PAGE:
IN RE: NEW YORK STATE DEPARTMENT OF CORRECTIONS AND COMMUNITY SUPERVISION

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Supreme Court, Appellate Division, Third Department, New York.

IN RE: NEW YORK STATE DEPARTMENT OF CORRECTIONS AND COMMUNITY SUPERVISION, Petitioner, v. NEW YORK STATE DIVISION OF HUMAN RIGHTS, Respondent, et al., Respondents.

520412

Decided: March 31, 2016

Before:  Peters, P.J., Garry, Rose, Devine and Clark, JJ. Kevin P. Bruen, New York State Department of Corrections and Community Supervision, Albany (Benjamin H. Rondeau of counsel), for petitioner. Caroline Downey, New York State Division of Human Rights, New York City (Toni Ann Hollifield of counsel), for New York State Division of Human Rights, respondent.

MEMORANDUM AND JUDGMENT

Calendar Date:  February 10, 2016

Proceeding pursuant to Executive Law § 298 (transferred to this Court by order of the Supreme Court, entered in Albany County) to review a determination of the Commissioner of Human Rights which, among other things, found petitioner guilty of an unlawful discriminatory practice based on disability.

Kenneth W. Howarth suffered from neurocardiogenic syncope, a condition that caused him to occasionally faint while performing his duties as a correction officer employed by petitioner.  Howarth fainted as he left work in his car in July 1994, causing an accident, and petitioner placed him on involuntary leave pending a medical examination pursuant to Civil Service Law § 72.  Because his request for a light-duty assignment was denied, he was required to exhaust his accumulated leave time, after which he earned no salary until the medical unit of respondent Department of Civil Service found him fit and he was returned to duty in October 1994.  Two months later, Howarth again fainted at work, and petitioner again placed him on involuntary leave.  Petitioner again denied Howarth's request for a light-duty assignment and terminated his employment in January 1995.  Howarth contested his termination under the Civil Service Law and, in August 1995, he also filed the first of his two complaints with respondent State Division of Human Rights (hereinafter SDHR) alleging that petitioner had discriminated against him on the basis of a disability.  In September 1995, a hearing officer restored him to his job with back pay and benefits.

As a result of being out of work, as well as other factors, Howarth filed for bankruptcy in 1996.  In April 1997, he again fainted at work and was again placed on involuntary leave.  Although he was found fit to return to work by the Department of Civil Service in June 1997, he was involved in yet another motor vehicle accident in July 1997 and again placed on involuntary leave.  He then filed the second of these complaints with SDHR alleging that petitioner had discriminated against him again and also retaliated against him for his first complaint.  Once again, he was found fit by the Department of Civil Service, he returned to work in August 1997 with restored pay and benefits, and ultimately he was promoted to sergeant.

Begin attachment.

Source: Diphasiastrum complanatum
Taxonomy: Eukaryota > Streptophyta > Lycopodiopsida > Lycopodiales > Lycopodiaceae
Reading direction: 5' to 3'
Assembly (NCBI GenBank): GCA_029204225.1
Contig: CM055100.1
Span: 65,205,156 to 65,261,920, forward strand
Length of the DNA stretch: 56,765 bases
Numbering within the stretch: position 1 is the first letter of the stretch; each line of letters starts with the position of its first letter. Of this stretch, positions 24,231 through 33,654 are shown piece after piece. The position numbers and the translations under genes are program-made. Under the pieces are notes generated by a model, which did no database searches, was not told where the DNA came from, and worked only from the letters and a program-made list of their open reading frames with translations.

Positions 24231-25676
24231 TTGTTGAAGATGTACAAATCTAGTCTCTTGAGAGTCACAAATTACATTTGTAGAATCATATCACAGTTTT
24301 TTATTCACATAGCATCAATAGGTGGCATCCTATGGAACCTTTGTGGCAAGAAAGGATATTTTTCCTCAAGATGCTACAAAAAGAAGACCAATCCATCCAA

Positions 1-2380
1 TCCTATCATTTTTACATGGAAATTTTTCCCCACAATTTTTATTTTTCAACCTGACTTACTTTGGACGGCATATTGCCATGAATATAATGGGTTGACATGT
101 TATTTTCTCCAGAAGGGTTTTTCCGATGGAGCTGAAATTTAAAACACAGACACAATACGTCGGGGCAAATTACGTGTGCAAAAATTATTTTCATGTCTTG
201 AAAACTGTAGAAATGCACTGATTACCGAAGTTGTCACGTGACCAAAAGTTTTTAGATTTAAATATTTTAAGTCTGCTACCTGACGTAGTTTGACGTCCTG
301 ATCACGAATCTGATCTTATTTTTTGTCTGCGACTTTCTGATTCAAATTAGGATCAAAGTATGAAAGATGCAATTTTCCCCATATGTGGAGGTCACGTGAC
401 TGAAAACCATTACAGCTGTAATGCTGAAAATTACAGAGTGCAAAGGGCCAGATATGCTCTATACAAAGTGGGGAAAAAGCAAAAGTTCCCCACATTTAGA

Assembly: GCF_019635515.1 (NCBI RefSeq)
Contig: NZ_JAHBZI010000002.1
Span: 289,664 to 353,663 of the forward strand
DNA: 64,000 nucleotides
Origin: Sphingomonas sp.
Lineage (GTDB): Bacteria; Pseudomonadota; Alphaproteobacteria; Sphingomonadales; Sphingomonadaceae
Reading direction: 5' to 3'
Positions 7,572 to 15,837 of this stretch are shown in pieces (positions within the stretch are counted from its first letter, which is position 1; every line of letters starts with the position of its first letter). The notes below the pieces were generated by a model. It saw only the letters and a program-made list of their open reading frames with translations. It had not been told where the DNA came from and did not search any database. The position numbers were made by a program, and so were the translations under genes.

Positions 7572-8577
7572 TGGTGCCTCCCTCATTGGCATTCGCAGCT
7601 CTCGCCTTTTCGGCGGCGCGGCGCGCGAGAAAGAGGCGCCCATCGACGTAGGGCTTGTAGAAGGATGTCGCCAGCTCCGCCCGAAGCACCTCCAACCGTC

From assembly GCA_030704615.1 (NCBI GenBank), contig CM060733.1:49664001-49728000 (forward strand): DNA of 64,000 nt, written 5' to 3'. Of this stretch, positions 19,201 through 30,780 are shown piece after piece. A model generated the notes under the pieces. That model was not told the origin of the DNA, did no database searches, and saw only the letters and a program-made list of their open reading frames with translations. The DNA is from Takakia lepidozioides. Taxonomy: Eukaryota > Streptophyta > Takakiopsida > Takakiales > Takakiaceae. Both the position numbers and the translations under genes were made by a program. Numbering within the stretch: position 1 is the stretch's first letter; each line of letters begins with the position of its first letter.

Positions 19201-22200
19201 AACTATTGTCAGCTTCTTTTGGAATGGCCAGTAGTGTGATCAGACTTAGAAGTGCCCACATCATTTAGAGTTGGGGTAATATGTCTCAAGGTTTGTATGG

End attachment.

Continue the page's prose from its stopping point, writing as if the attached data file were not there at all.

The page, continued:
SDHR did not commence hearings on the 1995 and 1997 complaints until 2004.  Although the testimony was neither long nor complicated, the hearings were not concluded until 2006.  Seven years then passed without a decision.  Finally, in 2013, an Administrative Law Judge (hereinafter ALJ) determined, among other things, that petitioner had granted light-duty assignments to employees with disabilities incurred on the job, whereas employees with disabilities that were not work related—such as Howarth—were denied light-duty assignments.  The ALJ found that petitioner had discriminated against Howarth by placing him on involuntary leave under the Civil Service Law, resulting in the use of leave accruals and leave without pay.  The ALJ's recommended award directed petitioner to pay to the trustee in bankruptcy any lost wages and benefits that had not been restored to Howarth for times that he was out of work between July 1994 and August 1997, as well as compensatory damages of $20,000 for mental anguish, but the extent of the unrestored lost wages and benefits was not determined.  Instead, the Comptroller was ordered to “perform an accounting” to supply this information and determine these amounts.  Petitioner was also ordered to revise its policy regarding light-duty assignment and provide discrimination prevention training to all of its employees.  The Commissioner of Human Rights adopted the ALJ's recommendations in December 2013 with some modifications not relevant here, and this proceeding to review the determination ensued.